On 40 occasions during a 34 h long period, three whole plants were sampled from the vegetation (i.e., 120 plants were sampled in total from the cover). Each plant's tiller and leaves were pooled into two separate vials. Dead material as well as the oldest living leaf around each tiller were removed so as not to contaminate tiller samples with transpiring material (Durand et al., 2007). In addition, air water vapor was collected from the ambient atmosphere surrounding the rhizotron. The air was run at a flow rate of 1.5 L min−1 through two glass cold traps in series immersed in a mixture of dry ice and pure ethanol at −80C. Water from the plant (i.e., tillers and leaves) and soil samples was extracted by vacuum distillation for 14 to 16 h depending on the sample mass (e.g., ranging from 18 to 28 g for soil) at temperatures of 60 and 90 C, respectively. The residual water vapor pressure at the end of each successful extraction procedure invariably reached 10−1 mbar. The oxygen isotopic compositions of tiller, leaf, and soil water (i.e., δtiller, δleaf, and δsoil) and that of atmospheric water vapor (δatm) were measured with an isotope-ratio mass spectrometer (ISOPREP-18, Optima, Fison, Great-Britain, precision accuracy of 0.15 ‰). Finally, the leaf water potential (ψleaf, in MPa) was monitored with a pressure chamber on two leaves per sampled plant, and the evapotranspiration rate (in m d−1) was derived from the changes in the mass of the rhizotron at the same temporal scale as plant sampling.

Root biomass was determined from the horizontal sampling of soil between the polycarbonate sides using a 2 cm diameter auger at soil depths of −0.02, −0.08, −0.10, −0.40, −0.55, −0.70, −0.90, −1.10, and −1.30 m. Each depth was sampled one to three times. Each soil core was washed of soil particles, and the roots were collected over a 0.2 mm mesh filter and dried at 60 C for 48 h. Finally, the root length density (RLD, in meters of root per cubic meter of soil, m m−3) distribution was determined from the root dry mass using the specific root length of 95 m g−1 determined by Gonzalez-Dugo et al. (2005), which is explicitly for tall fescue. The reader is referred to Appendix C for an overview of the type and timing of the different destructive measurements during the intensive sampling period.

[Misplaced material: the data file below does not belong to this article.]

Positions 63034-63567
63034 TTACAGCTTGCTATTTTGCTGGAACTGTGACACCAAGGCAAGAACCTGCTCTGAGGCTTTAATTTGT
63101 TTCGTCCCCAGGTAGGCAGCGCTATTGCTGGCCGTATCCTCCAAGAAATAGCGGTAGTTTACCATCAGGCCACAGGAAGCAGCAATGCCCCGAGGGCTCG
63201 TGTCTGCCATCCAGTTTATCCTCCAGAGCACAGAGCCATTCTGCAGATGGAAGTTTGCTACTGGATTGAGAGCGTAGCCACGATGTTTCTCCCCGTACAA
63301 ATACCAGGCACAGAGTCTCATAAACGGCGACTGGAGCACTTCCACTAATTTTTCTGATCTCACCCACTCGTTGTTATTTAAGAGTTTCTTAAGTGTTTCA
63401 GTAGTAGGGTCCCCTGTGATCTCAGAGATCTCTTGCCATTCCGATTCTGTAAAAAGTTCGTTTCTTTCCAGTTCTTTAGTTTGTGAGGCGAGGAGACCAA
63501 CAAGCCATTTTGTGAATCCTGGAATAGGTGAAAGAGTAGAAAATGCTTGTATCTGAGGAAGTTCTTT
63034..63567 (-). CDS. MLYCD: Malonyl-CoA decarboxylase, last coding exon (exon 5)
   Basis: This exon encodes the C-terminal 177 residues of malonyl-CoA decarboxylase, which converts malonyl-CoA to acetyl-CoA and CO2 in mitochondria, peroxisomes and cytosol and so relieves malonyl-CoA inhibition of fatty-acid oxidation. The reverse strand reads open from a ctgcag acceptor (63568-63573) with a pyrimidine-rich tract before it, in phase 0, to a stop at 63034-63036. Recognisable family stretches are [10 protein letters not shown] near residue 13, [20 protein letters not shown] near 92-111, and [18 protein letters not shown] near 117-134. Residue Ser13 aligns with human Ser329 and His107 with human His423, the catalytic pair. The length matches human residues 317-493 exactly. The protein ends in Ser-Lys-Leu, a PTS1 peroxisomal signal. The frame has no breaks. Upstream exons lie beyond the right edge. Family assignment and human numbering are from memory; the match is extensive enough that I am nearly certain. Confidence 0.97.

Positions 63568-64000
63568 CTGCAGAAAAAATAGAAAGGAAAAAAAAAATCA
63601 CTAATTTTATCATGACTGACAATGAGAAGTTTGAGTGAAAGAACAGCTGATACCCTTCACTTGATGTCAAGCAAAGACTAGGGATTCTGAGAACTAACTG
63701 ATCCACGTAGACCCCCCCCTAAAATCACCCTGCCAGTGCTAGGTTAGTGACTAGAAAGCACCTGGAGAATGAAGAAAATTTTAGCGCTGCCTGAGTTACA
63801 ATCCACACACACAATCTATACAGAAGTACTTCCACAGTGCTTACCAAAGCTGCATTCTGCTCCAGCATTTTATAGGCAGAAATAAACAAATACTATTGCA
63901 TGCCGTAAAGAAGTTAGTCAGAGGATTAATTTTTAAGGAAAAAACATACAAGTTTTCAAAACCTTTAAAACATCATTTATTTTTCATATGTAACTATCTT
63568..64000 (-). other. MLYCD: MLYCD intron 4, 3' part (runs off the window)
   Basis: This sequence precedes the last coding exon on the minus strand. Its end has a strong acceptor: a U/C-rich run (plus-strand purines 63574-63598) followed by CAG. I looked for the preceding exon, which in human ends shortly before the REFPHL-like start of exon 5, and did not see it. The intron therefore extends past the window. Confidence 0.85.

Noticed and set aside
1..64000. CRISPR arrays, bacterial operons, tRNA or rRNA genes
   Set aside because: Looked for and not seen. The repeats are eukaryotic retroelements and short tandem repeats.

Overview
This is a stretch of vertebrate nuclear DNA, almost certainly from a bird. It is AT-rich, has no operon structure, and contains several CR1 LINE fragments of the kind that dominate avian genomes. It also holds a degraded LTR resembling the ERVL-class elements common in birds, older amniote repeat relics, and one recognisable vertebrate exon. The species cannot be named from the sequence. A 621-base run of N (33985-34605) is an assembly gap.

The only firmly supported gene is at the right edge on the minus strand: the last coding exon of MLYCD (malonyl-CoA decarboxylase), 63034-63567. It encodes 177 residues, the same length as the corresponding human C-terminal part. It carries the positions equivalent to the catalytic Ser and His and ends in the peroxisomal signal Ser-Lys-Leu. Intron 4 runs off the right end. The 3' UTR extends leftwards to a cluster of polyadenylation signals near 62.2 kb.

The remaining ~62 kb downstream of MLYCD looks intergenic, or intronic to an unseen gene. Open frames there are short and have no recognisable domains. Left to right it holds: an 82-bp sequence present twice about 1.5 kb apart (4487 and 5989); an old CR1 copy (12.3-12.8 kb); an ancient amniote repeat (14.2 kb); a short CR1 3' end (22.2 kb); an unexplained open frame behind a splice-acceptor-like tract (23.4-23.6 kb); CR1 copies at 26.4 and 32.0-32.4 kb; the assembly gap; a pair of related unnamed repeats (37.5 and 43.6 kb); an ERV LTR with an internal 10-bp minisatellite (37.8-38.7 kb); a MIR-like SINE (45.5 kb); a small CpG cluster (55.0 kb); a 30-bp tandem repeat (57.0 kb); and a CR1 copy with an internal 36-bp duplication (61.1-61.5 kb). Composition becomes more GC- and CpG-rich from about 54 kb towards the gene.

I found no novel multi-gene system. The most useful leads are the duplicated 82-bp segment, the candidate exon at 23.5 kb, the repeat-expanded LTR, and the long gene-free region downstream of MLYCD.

2.4 Modeling of RWU and δtiller

The experimental setup included about 300 tall fescue plants. In order to limit the computational requirement in the inverse modeling loop, we only generated 60 virtual root systems whose rooting depths ranged from a depth of −1.30 to −1.60 m (based on our own observations and those in the literature, e.g., Schulze et al., 1996; Fan et al., 2016) with the root architecture simulator CRootBox (Schnepf et al., 2018), so that the simulated RLD matched observations (Fig. 1a). In order to reach a total number of virtual plants representative of the number of plants in the experimental setup, each root system was replicated five times, forming a “group”. Each group was assumed to occupy 1/60 of the total horizontal area and was considered to be a “big root” hydraulic network (five identical plants per “big root”) with equivalent radial and axial hydraulic conductances (which neglects architectural aspects but accounts for each group's respective root length density profile).

Figure 1(a) Simulated (gray shading) and observed (brown dots) root length density profiles. Panels (b) and (c) illustrate the variability in the modeled root system architectures and rooting depths, respectively.


The radial soil–root conductance between the bulk soil and each group's (i) root surfaces in soil layer j (Kradial,j, m3 MPa−1 d−1), as derived by Meunier et al. (2017a), was assumed to be variable in time (t):

(1) K radial , i , j ( t ) = 2 π r root l root , i , j B j L pr k soil , j ( t ) B j k soil , j t + r root L pr

Here, rroot (m) is the root radius, lroot,i,j (m) is the root length of plants of group i in soil layer j, Lpr (m MPa−1 d−1) is the root radial hydraulic conductivity, ksoil,j (m2 MPa−1 d−1) is the soil hydraulic conductivity in layer j, and Bj (dimensionless) is a geometrical factor simplifying the horizontal dimensions into radial domains between the bulk soil and root surfaces, as given by Schroeder et al. (2009):

(2) B j = 2 ( 1 - ρ j ) ( 1 + ρ j ) 2 ρ j 2 l n ρ j - ρ j 2 + 1 ,

where ρ (dimensionless) represents the ratio of the distance between roots and the root averaged diameter. It can be deduced from the observed root length density (RLDj, m m−3) as follows:

(3) ρ j = 1 π RLD j r root

The following soil hydraulic conductivity function of Mualem (1976) and van Genuchten (1980) was used:

(4) k soil , j ( t ) = k sat S e , j λ ( t ) ( 1 - ( 1 - S e , j 1 / m ) m ) 2 ,